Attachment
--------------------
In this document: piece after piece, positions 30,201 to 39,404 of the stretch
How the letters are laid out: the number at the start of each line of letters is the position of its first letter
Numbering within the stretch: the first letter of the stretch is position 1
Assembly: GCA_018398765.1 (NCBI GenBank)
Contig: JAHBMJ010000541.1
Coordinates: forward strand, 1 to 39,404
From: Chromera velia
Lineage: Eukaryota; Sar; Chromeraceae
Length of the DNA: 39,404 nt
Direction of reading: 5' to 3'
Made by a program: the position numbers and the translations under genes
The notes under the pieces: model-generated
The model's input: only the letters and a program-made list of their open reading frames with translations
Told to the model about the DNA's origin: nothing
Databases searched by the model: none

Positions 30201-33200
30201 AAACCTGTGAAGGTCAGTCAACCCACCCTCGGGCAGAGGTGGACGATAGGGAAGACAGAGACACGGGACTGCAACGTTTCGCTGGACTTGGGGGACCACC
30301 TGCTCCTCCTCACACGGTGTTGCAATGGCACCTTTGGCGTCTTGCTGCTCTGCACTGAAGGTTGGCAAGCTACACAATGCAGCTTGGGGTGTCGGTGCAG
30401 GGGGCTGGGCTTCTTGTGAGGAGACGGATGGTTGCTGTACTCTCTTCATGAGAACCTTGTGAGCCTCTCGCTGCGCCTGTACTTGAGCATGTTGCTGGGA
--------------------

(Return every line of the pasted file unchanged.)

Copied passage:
In this document: piece after piece, positions 30,201 to 39,404 of the stretch
How the letters are laid out: the number at the start of each line of letters is the position of its first letter
Numbering within the stretch: the first letter of the stretch is position 1
Assembly: GCA_018398765.1 (NCBI GenBank)
Contig: JAHBMJ010000541.1
Coordinates: forward strand, 1 to 39,404
From: Chromera velia
Lineage: Eukaryota; Sar; Chromeraceae
Length of the DNA: 39,404 nt
Direction of reading: 5' to 3'
Made by a program: the position numbers and the translations under genes
The notes under the pieces: model-generated
The model's input: only the letters and a program-made list of their open reading frames with translations
Told to the model about the DNA's origin: nothing
Databases searched by the model: none

Positions 30201-33200
30201 AAACCTGTGAAGGTCAGTCAACCCACCCTCGGGCAGAGGTGGACGATAGGGAAGACAGAGACACGGGACTGCAACGTTTCGCTGGACTTGGGGGACCACC
30301 TGCTCCTCCTCACACGGTGTTGCAATGGCACCTTTGGCGTCTTGCTGCTCTGCACTGAAGGTTGGCAAGCTACACAATGCAGCTTGGGGTGTCGGTGCAG
30401 GGGGCTGGGCTTCTTGTGAGGAGACGGATGGTTGCTGTACTCTCTTCATGAGAACCTTGTGAGCCTCTCGCTGCGCCTGTACTTGAGCATGTTGCTGGGA